Guerrilla dishonesty! Thanks, DirecTV!

I ordered DirecTV service for my home a month or so ago, because where I live we have Charter Communications for cable and Charter’s prices are astronomical (and service level significantly lower than what I’m used to.)  It’s unfortunate that Time Warner isn’t the cable provider in the area, because as an ex-contractor for them and as a long-time customer, I felt that overall Time Warner Cable was about as good as a monopoly cable company could get, and while no big company seems to do the customer right 100% of the time, they at least seemed to give half a damn about customer satisfaction and value for the money.  Honestly, I was disappointed that I’d have to move to satellite service, especially with the threat of things like long-term contracts looming.  Yes, you have to commit to a contract with DirecTV, but I understand that it’s a way of subsidizing the equipment installation costs, so it’s not that big of a deal to me.

What is a big deal, however, is the “teaser deals” and impossible-to-understand terms under which the service was sold to me.  I ordered a $40/month package because it was the lowest I could get with a DVR (vital to keep the wife happy, lest I be tormented for the rest of my days).

Imagine my surprise when I receive a bill with a base package price of $65.  That’s before some of the kooky fees that come along with the deal.

Here’s how it works: the sweet deal only lasts one year (12 months), and to get the sweet deal, you have to mail in or electronically submit a rebate request with an apparent 6-8 week wait for processing.  The representative forgot to mention that little detail, and I have to pay the significantly higher bill now, then wait until this rebate is credited back to my account at some arbitrary point in the future.

They really do make it impossible to know what you’re getting into.  You know all the fine print under their packages on their website?  Here’s copypasta of the one for my package (emphasis added):

Offer ends 3/3/09 and is based on approved credit; credit card required. Price reflects an $18 bill credit per month for 12 months after online or call-in rebate, plus an additional $5 bill credit per month for 12 months when you enroll in Auto Bill Pay program and provide a valid email address for the latest news and special offers from DIRECTV. New customers only (Lease required. Must maintain programming, DVR Service and/or HD Access). Lease fee $4.99/mo. for 2nd and each additional reciever. See offer details.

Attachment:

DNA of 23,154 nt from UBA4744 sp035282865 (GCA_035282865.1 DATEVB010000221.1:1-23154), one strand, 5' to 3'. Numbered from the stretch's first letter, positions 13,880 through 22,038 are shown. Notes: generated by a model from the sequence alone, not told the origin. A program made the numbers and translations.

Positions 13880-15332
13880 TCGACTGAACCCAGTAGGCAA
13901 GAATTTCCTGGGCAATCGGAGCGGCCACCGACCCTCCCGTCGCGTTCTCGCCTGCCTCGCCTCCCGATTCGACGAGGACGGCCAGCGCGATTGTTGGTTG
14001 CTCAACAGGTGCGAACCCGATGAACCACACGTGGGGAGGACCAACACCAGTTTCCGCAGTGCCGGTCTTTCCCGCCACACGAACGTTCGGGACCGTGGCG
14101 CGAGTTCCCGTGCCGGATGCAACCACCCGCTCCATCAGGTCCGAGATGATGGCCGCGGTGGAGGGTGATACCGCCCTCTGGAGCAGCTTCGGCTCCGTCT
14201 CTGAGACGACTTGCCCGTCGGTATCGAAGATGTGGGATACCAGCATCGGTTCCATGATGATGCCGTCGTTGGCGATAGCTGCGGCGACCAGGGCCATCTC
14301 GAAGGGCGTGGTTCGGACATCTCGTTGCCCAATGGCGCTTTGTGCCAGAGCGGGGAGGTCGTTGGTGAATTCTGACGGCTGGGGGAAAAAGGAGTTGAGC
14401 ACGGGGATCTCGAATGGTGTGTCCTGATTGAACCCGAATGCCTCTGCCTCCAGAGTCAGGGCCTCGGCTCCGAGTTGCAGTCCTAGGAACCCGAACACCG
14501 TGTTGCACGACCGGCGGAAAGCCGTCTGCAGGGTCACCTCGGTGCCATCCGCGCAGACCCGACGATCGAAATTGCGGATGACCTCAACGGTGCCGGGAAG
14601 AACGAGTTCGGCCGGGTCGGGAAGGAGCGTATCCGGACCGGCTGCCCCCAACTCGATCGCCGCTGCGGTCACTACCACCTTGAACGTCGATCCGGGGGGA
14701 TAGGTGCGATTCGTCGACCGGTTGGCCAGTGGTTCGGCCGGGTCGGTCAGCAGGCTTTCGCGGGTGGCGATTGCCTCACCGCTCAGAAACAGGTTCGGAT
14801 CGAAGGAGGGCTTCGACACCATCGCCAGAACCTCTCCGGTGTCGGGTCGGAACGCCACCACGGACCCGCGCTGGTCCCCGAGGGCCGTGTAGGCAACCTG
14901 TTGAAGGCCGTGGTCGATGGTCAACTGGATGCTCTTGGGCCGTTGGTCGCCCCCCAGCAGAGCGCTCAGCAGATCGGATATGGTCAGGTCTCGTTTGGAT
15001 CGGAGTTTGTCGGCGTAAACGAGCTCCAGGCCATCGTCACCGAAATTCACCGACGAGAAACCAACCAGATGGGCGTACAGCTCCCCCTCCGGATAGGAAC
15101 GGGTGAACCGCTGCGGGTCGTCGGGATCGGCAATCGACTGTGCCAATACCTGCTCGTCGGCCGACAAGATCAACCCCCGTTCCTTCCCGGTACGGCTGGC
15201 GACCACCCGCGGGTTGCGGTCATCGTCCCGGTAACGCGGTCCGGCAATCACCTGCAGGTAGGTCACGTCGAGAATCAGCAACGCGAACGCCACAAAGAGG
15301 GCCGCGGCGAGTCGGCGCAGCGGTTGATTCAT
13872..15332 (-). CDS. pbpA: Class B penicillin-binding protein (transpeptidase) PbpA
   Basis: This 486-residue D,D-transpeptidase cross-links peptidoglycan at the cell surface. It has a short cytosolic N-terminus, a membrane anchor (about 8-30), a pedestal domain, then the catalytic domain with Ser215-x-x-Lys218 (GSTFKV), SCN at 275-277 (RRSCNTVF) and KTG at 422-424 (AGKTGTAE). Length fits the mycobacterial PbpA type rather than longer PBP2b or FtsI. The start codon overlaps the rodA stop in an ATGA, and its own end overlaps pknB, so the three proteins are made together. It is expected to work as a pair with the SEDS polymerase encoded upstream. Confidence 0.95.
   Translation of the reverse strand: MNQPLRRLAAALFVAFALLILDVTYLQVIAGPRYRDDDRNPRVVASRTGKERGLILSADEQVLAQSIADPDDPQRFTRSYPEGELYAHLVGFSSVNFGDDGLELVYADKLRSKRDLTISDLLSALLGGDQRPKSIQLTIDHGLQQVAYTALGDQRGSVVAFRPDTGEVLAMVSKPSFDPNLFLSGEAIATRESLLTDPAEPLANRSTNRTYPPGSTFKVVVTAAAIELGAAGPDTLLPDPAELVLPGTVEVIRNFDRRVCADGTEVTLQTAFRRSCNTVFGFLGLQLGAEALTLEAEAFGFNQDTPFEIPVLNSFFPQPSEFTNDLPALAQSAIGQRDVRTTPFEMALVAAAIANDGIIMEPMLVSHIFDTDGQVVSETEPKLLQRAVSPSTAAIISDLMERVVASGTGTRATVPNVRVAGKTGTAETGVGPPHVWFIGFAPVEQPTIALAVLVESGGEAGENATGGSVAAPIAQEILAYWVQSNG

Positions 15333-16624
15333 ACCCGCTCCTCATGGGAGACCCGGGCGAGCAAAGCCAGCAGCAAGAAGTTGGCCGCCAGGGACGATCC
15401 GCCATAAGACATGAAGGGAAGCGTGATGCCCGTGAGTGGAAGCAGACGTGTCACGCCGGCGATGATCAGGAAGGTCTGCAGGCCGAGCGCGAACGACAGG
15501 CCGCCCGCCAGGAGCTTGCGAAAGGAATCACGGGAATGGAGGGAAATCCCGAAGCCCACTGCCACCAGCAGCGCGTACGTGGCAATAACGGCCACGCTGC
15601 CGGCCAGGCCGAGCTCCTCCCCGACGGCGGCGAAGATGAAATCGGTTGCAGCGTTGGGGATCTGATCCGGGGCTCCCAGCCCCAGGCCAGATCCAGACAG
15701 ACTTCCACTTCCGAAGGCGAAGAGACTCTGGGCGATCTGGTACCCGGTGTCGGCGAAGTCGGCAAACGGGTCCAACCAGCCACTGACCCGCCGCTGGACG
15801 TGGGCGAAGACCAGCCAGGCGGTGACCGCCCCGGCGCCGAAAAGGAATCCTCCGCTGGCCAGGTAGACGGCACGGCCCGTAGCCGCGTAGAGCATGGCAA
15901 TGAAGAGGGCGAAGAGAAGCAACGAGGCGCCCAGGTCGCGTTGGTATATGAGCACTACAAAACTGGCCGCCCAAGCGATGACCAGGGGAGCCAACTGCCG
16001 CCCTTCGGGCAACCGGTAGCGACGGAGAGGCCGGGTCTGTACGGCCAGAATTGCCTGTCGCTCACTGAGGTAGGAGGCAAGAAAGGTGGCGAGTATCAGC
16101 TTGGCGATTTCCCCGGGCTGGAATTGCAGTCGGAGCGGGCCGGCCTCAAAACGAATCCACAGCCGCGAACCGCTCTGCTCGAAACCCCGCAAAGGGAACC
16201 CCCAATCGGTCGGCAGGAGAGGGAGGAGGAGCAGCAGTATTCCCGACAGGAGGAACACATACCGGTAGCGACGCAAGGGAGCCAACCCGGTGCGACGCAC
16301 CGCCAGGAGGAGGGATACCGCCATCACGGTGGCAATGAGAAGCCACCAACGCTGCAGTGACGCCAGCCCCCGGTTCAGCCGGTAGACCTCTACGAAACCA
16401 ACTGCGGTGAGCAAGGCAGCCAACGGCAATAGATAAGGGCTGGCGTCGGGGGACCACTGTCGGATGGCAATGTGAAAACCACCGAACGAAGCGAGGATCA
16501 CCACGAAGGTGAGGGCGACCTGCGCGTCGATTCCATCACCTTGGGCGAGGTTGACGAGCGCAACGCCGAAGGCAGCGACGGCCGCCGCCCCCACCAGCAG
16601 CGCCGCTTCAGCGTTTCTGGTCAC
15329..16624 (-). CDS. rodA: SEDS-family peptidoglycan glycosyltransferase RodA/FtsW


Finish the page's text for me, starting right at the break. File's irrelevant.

You have to have a credit card, pass a credit check, fill out a rebate form, AND give them access to your account or card, AND be willing to receive DirecTV spam, just to get the price they advertise.

Where did honesty and transparency in business practices go in this country?  Why do I have to jump through 100 hoops just to pay the price that the salesweasels at DirecTV shout about?  Doesn’t this seem a bit dishonest to anyone else out there?  If I ran my computer business the way DirecTV does their sales, I’d be out of business within a few months.  Every major electronics retailer seems to do the same thing with covertly hidden “pre-rebate” pricing and attempts to “add value” in ways that only add value to their wallets rather than the customer’s actual needs.

Let me be very clear: I feel that rebates are a dishonest business practice.  It’s a way to prey upon peoples’ personality flaws that prevent them from successfully and correctly submitting the rebate in order to extract more dollars from them.  Big business seems to be exclusively in the game of extracting as much cash from each customer as possible regardless of the morality of how they go about doing so and regardless of actual customer needs. It infuriates me to no end, and I’m tired of it.

When someone walks into Tritech Computer Solutions, they see each and every thing on my price sheet quoted with the actual final price.  There are no rebates.  There are no ripoff “extended warranty plans” to mess with.  The price quoted is the price paid.  No deception, no distraction, no questions necessary, period.

Why can’t every business work like that?  Dread the thought that a business actually keeps its customers happy and listens to their needs!  I suppose that’s the corruption of trying to pad out your books for the fourth fiscal quarter so your stock doesn’t take a hit!